12/21/2018 — 

WASHINGTON, DC – Seeking to protect students who use federal financial aid from being charged unfair fees on financial products that institutions of higher education are paid to promote, U.S. Senator Jack Reed and six of his Senate colleagues this week sent a letter to Secretary of Education Betsy DeVos asking what, if anything, the Department is doing to ensure students are being protected from predatory financial arrangements that allow financial harm to come to them while benefiting large financial institutions like Wells Fargo.  Reed was joined on the letter by Senators Sherrod Brown (D-OH), Dick Durbin (D-IL), Tammy Baldwin (D-WI), Elizabeth Warren (D-MA), Robert Menendez (D-NJ), and Jeff Merkley (D-OR).

The letter notes that under the Department’s cash management rules, institutions of higher education are required to negotiate agreements with financial service providers that are in the “best financial interests of students.”  It goes on to explain that an unpublished analysis provided to the Department by the Consumer Financial Protection Bureau (CFPB) about the use of college-sponsored deposit and prepaid accounts showed that in cases where colleges were paid to promote campus banking products, students paid, on average, three times more in account fees than students at campuses without these agreements.

“Not only did the Department fail to act on this information, but it joined the CFPB in suppressing the data despite several requests from Congress.  This regulatory failure allowed Wells Fargo to charge students an average $46.99 in fees compared with an average of $11.93 at institutions that were not paid to promote student accounts,” the Senators wrote.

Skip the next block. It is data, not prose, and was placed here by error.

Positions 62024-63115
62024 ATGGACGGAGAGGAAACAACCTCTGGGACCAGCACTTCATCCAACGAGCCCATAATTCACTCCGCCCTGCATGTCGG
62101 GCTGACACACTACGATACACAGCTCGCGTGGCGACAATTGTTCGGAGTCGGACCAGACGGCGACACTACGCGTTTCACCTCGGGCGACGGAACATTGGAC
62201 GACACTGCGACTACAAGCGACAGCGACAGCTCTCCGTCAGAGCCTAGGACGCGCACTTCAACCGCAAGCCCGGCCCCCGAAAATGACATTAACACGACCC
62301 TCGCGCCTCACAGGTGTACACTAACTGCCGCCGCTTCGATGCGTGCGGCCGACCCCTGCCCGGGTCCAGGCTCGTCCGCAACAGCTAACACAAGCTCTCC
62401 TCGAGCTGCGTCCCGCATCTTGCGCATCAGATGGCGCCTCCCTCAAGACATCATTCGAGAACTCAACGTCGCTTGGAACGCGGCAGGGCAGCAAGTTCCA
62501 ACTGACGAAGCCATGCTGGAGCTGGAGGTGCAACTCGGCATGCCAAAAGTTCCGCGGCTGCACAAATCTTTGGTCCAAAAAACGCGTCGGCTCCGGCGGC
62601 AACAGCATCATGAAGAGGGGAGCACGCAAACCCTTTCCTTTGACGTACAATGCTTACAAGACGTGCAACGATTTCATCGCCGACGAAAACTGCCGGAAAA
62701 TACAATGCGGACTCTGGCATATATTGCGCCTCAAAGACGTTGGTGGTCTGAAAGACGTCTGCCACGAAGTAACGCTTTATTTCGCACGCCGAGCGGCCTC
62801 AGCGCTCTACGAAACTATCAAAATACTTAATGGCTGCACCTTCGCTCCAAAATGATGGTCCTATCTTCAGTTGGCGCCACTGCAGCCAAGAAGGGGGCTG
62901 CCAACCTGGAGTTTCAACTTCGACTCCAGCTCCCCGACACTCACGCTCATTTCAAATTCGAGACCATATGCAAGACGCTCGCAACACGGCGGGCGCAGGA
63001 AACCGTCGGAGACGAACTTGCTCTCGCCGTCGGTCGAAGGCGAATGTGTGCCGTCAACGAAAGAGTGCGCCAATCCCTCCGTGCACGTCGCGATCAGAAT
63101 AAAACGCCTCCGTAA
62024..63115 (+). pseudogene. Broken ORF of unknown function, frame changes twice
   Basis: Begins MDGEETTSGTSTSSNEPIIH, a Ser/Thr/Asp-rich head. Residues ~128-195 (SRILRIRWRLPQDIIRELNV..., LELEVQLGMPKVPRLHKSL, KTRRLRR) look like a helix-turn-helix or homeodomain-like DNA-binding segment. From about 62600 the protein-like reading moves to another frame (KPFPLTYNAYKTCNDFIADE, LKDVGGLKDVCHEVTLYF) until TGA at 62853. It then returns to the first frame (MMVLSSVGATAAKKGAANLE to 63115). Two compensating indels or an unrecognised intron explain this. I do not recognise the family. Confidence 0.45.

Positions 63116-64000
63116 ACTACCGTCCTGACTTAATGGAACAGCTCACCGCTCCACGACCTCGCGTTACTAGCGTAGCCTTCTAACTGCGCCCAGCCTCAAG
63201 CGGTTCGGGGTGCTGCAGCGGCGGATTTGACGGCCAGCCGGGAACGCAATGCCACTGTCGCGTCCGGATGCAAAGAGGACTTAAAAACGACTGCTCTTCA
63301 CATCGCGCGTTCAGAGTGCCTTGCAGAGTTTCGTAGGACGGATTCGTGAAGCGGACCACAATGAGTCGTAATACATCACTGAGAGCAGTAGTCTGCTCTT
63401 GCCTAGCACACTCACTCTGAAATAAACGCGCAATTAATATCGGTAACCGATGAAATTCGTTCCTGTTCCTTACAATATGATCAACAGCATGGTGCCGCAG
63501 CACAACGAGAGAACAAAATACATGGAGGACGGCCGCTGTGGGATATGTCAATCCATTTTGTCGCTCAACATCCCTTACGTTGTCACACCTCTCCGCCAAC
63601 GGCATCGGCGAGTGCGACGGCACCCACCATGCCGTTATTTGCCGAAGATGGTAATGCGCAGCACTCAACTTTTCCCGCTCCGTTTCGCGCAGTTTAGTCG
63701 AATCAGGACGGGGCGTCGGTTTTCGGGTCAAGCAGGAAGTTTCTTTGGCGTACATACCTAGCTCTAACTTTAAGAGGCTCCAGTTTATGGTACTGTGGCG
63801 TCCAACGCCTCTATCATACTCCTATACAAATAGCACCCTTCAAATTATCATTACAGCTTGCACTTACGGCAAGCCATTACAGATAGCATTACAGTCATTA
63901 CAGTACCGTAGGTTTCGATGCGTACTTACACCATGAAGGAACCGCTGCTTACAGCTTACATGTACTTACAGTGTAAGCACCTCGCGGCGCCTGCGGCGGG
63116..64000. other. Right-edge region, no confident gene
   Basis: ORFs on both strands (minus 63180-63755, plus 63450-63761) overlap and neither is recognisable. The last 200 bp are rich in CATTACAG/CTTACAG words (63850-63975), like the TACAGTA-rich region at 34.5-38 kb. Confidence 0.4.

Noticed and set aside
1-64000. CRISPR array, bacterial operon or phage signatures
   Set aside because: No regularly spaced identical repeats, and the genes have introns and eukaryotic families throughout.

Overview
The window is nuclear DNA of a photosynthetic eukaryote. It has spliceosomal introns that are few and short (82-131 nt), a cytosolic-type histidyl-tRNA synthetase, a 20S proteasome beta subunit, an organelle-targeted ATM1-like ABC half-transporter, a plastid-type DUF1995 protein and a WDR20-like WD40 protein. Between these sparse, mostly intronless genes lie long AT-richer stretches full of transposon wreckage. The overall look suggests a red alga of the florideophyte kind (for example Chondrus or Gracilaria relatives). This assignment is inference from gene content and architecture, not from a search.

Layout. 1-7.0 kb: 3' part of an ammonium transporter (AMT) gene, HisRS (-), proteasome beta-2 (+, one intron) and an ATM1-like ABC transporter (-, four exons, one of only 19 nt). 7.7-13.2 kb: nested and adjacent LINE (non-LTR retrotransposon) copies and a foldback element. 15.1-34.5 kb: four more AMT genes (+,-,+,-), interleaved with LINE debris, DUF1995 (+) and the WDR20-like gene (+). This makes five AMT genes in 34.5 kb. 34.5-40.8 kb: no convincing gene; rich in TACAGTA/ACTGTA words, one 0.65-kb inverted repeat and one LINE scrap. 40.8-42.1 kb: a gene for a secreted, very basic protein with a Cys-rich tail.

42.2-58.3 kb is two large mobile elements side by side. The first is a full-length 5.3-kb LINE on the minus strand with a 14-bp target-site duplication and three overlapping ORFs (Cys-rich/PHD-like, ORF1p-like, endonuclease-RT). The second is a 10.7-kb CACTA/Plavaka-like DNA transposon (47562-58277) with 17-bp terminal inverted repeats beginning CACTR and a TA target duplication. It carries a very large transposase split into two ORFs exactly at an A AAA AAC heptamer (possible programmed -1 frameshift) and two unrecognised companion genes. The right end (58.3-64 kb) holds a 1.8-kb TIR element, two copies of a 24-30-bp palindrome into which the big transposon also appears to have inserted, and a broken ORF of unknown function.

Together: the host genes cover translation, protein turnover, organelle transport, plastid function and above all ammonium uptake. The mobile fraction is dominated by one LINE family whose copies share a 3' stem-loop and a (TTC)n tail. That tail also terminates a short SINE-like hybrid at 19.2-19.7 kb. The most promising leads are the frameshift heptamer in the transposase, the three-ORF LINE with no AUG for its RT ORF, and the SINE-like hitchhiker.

“Given the evidence in the CFPB’s analysis, which has been available to the Department for at least ten months, the Department should have taken steps to review the agreements that resulted in the highest average fees for students—as such fees are clearly not in the best financial interest of students.  The case of Wells Fargo is especially troubling given the widely known enforcement actions taken against the company for opening unauthorized accounts to meet sales targets.  Nonetheless, a Department program review of Wells Fargo issued in June, 2017 largely ignored the bank’s noncompliance in numerous areas due to technicalities, and applied only minor fines in other areas.  Moreover, a statement from a Department spokesperson called the highly relevant information in the CFPB’s analysis “broader than the scope of the Department's oversight of school’s compliance” with federal regulations. The CFPB’s findings seem well within the scope of the Department’s oversight responsibilities,” the letter continues.

In November 2016, Senator Reed and the letter’s cosigners wrote to then Education Secretary John King asking the Department of Education about its enforcement of the cash management regulations in light of the other enforcement actions against Wells Fargo. 

The full text of this week’s letter can be found below.

The Honorable Betsy DeVos
Secretary
U.S. Department of Education
400 Maryland Avenue, SW
Washington, D.C. 20202

Dear Secretary DeVos:

We write regarding revelations from a Freedom of Information Act request that the U.S. Department of Education (“Department”) has failed to protect students who use federal financial aid and are charged unfair fees on financial products that institutions of higher education are paid to promote. This failure has allowed harm to come to students while benefiting large financial institutions like Wells Fargo.  We want to know what actions, if any, the Department is taking at this point to ensure students are protected from predatory financial arrangements that are prohibited by federal law.